Gastroenterologist Questions Crohn's Disease

I was just diagnosed with Crohn's, but there is a history of bowel cancer in my family. What should I look out for?

My grandfather passed away from bowel cancer complications. I was just diagnosed with Crohn's disease 1 month ago. Should I think about further testing? When?

7 Answers

I suspect that your grandfather had what is called sporadic colon cancer, which is the cancer that develops from polyps and is more common at older age. This is the type of cancer that we screen people for beginning at age 50. Since a grandfather is a second-degree relative to you, that family history actually does not increase your risk for sporadic cancer, as long as there is no one else in the family (i.e., first-degree relatives) that developed colon cancer.

Crohn's disease however can increase your risk of colon cancer but only if you have significant colonic involvement. If only the small intersine, such as the ileum, is involved with inflammation, then your colon cancer risk would be considered average and screening starts at age 50. For significant Crohn's colitis inflammation, then more frequent screening by colonoscopy may be needed as the risk for colon cancer is related to the underlying inflammation and not to sporadic polyps.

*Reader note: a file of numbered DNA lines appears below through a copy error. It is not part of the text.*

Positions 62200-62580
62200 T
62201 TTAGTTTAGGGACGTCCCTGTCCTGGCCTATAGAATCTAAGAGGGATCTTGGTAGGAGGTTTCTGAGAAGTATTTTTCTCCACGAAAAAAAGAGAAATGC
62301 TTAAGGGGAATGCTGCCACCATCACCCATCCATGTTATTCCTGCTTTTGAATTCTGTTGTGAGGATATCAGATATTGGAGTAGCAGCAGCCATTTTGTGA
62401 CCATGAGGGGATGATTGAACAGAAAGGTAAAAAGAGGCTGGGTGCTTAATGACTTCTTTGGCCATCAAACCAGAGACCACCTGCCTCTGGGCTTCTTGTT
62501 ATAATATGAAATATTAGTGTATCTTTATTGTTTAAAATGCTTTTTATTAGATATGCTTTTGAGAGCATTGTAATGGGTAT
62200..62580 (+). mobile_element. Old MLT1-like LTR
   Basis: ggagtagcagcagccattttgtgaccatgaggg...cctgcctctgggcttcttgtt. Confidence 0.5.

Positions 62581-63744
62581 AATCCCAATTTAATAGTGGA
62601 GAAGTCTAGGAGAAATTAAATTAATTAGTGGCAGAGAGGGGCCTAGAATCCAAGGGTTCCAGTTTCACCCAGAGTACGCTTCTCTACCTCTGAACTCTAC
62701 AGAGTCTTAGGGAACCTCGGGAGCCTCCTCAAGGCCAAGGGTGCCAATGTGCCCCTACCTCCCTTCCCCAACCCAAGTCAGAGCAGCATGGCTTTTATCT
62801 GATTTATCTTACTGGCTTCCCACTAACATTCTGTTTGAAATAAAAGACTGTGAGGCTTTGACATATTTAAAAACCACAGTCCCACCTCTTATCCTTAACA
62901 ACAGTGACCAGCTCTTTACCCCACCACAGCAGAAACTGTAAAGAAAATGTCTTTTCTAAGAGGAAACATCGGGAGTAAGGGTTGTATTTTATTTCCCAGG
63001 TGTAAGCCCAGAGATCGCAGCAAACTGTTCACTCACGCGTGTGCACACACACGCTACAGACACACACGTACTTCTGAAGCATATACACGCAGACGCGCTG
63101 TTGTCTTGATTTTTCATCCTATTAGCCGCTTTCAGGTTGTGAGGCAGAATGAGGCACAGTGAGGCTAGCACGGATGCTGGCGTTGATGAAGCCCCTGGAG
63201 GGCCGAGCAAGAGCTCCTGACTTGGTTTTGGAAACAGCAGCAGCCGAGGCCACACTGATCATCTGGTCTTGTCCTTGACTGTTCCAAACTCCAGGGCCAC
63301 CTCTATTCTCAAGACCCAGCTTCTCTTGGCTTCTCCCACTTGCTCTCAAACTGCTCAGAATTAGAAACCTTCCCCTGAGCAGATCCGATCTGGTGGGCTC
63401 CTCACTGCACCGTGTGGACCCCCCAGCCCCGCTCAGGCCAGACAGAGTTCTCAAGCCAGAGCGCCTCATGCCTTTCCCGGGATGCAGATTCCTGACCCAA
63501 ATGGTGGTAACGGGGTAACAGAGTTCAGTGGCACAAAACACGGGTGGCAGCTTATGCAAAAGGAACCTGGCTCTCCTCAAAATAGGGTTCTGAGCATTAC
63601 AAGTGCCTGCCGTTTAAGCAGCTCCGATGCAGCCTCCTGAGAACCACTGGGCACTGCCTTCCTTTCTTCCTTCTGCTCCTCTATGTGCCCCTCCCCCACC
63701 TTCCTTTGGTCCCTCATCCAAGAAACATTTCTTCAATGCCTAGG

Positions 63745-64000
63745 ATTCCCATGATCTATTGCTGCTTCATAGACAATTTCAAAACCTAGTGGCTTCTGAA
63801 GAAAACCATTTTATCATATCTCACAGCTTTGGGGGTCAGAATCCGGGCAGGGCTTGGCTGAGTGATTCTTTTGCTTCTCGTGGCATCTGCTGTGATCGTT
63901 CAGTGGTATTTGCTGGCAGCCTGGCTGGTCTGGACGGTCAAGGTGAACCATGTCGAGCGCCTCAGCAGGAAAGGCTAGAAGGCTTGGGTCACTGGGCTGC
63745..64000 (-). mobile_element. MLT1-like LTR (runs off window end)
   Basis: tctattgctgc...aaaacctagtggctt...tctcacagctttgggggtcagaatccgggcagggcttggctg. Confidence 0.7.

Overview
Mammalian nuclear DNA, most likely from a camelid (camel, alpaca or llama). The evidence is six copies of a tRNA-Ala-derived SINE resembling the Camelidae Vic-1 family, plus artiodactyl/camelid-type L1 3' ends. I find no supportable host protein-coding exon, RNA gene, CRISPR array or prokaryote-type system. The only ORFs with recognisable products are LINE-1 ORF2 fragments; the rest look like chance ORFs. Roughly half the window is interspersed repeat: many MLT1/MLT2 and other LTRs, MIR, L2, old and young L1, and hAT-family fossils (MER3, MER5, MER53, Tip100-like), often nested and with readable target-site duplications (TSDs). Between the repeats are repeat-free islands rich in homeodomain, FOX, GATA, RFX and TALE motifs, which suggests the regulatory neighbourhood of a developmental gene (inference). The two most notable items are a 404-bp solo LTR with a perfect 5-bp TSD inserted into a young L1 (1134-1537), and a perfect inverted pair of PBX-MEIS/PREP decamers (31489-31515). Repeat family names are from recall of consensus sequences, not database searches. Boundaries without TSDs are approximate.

Hope that helps.
Only first degree relatives matter as it relates to colon cancer. There is a slight increase in colon cancer risk with Crohn's disease so periodic colonoscopies may be necessary.
You should look for small bowel and colon cancer.
I would recommend that you undergo colonoscopy every 3 tp 5 years as ccancer screening.
Your gastroenterologist will guide you through the appropriate screening procedures. Screening for bowel cancer is done according to accepted and published guidelines.
Hi. You should follow up with your gastroenterologist who has diagnosed you. Yes, further testing is needed.
You may be at a little increased risk for colon cancer because of your family history in your grandfather. Depending on the situation, your father or mother who is the child of the grandfather is at least twice as likely as the general population for colon cancer.

If your Crohn's disease involves your colon, you are also at increased risk for colon cancer based on the Crohn's disease. Careful follow up with your gastroenterologist is essential both to manage your Crohn's but also for cancer risk stratification and appropriate screening.

Jon Bern
(M. Jonathan Bern MD)